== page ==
Antioch School in Yellow Springs celebrates 100 years

Nursery school-age children at the Antioch School in Yellow Springs play in the sand in one of the school's classrooms.

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Nursery school-age children at the Antioch School in Yellow Springs play in the sand in one of the school's classrooms. CONTRIBUTED

Antioch is a “democratic” school, where children direct their own learning

YELLOW SPRINGS — For years, graduates of the Antioch School in Yellow Springs have sent their children to the school, hoping their kids can learn the same valuable lessons they did. Considered the oldest “democratic school” in the country, The Antioch School celebrates its 100th anniversary this year.

In a democratic school model, each student’s learning is self-directed. Children choose how they spend their time, have the freedom to organize their daily activities, and have an equal voice in the school community, school leaders say.

“Children are seen as full human beings with their own needs and desires. We meet them where they are, and each makes their own path,” said school administrator Nathan Summers. “There are degrees of freedom. We have blocks of time throughout the day, where they have freedom to do what they like. We have great grounds to learn outside. And there are blocks of time that are more traditional.”

Some students currently attending the school have parents or grandparents who also attended there as children.

Lila Rose Jensen and her daughter Evadene, a current student at Antioch, have even had the same nursery school teacher, Ann Guthrie.

“A strong underpinning of the whole school is trusting kids that they know what is good for them and what they need, and celebrating who a kid is,” Jensen said.

One of the core things Antioch teaches its children is conflict resolution between children. Kids can call “meetings” with one another, moderated by a teacher, in which both express their feelings to the other and learn to determine their own solutions to problems.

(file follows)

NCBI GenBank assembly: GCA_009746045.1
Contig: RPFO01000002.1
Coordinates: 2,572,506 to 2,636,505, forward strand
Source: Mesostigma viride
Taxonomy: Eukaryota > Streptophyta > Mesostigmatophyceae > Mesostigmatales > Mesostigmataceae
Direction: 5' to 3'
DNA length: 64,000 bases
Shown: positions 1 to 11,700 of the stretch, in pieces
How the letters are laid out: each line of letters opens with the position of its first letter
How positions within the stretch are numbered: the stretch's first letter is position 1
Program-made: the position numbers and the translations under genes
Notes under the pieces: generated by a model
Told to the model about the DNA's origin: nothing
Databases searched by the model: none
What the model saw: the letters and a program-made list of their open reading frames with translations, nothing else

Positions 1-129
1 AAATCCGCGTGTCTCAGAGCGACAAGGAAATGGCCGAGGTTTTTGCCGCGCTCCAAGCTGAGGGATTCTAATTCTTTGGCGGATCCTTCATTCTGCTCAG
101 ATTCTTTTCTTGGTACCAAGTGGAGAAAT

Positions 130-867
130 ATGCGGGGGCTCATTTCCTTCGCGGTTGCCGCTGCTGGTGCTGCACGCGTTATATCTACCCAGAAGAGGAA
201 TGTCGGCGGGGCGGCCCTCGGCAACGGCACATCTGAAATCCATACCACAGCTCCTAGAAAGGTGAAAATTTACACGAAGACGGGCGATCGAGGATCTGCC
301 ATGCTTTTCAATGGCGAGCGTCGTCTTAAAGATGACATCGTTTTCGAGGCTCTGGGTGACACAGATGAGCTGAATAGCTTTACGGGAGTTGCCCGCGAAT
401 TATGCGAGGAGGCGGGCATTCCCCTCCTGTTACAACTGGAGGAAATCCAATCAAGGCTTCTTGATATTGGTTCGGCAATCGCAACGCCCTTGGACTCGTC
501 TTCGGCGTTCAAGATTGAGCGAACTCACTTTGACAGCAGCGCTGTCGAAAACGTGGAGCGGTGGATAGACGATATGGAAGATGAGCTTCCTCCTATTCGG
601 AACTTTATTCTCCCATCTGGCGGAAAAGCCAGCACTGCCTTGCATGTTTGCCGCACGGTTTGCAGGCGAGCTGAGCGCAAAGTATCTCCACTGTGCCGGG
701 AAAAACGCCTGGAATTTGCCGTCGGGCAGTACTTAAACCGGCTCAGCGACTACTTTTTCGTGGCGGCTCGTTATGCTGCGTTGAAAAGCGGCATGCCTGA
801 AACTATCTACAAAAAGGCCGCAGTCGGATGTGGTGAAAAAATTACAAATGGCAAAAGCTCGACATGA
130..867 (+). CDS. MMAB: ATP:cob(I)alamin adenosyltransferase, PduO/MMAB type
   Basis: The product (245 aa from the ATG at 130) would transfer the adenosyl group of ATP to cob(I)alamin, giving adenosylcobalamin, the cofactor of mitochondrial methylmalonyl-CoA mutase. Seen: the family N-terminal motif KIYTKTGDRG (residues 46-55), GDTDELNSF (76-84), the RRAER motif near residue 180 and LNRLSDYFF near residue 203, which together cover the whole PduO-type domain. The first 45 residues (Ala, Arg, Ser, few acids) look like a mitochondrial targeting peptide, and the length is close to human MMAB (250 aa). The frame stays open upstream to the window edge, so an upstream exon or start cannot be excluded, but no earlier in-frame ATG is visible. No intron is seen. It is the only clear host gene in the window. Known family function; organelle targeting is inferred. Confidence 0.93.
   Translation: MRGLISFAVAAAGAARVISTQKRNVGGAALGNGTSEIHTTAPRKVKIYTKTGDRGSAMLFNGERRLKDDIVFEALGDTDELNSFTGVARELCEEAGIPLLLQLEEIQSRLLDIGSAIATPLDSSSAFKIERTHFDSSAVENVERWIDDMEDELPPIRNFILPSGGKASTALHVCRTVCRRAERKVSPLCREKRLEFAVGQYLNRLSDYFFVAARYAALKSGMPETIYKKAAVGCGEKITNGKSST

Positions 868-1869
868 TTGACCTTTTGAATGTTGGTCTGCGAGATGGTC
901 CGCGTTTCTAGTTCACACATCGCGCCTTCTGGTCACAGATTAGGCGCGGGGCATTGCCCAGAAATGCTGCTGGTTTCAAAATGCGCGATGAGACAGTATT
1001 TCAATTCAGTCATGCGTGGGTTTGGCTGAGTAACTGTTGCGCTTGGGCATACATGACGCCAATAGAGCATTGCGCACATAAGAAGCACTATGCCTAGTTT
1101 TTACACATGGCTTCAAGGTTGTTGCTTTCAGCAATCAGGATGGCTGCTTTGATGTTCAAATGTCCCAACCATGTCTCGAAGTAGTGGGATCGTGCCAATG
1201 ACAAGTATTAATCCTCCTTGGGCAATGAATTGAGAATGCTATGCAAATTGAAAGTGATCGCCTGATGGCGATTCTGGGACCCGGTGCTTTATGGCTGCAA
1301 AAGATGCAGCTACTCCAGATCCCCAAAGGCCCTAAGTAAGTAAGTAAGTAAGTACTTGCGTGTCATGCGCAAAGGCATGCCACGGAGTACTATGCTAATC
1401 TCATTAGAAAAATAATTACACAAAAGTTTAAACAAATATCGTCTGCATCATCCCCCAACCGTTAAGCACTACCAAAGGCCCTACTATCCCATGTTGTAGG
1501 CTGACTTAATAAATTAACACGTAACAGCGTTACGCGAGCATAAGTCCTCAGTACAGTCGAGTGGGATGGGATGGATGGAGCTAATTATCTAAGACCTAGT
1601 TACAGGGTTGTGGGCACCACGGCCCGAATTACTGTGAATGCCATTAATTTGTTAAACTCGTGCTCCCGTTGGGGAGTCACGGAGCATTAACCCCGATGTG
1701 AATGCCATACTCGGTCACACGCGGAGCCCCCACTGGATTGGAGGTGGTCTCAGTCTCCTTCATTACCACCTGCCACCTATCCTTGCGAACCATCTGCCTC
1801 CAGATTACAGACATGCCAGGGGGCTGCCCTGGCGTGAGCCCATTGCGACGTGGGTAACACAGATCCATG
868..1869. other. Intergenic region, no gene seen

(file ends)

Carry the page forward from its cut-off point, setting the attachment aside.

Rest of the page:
“If kids have a conflict, the teacher doesn’t solve it for them,” Jensen said. “They have the kids sit down and come up with their own solution to the problem, which is so helpful in life. In young adult life there isn’t a teacher to fix things for you.”

Serving children ages 3 to 12 years, the Antioch School has educated generations of children without using grades, tests or homework. Started by Arthur Morgan, then-President of Antioch College, the school was part of Antioch until the late 1970s.

Student teachers at Antioch, including Coretta Scott King, would do their student teaching at the school. Teachers have complete autonomy over classrooms, with a distributed power structure in school administration.

In the 70′s, Antioch planned to close the school, as it would not be part of the education program, Summers said. Community members worked out an agreement to purchase the school from college, and the school became independent in 1980.

“Roughly half of students come from Yellow Springs,” Summers said. “It’s a place that a lot of families find who are looking for something different. Many are dissatisfied with the educational approach traditional schools take.”

The school has also had an outdoor program for the last decade, dedicating a portion of the school property into a “forest kindergarten classroom.” Every Monday, the children can go on a hike in Glen Helen, make a fire in the fire pit if it’s cold, and receive lessons. In the last few years due to the COVID-19 pandemic, teachers developed two more outdoor classrooms for kids in grades 1-3, and the older classes.

“The three groups were almost exclusively outside as part of COVID mitigation,” Summers said. “To my knowledge, I don’t believe we had any (COVID) transmission within the school.”

Many students go on to careers in business, the arts, or take on leadership roles, Summers said.

“Lot of alums carve their own path as artists or entrepreneurs,” he added. “Having their interests respected and recognized empowers students to go on own path and find their own way.”

The Antioch School’s annual Auction Gala, which supports the school’s scholarship fund, is May 6 at 6 p.m.

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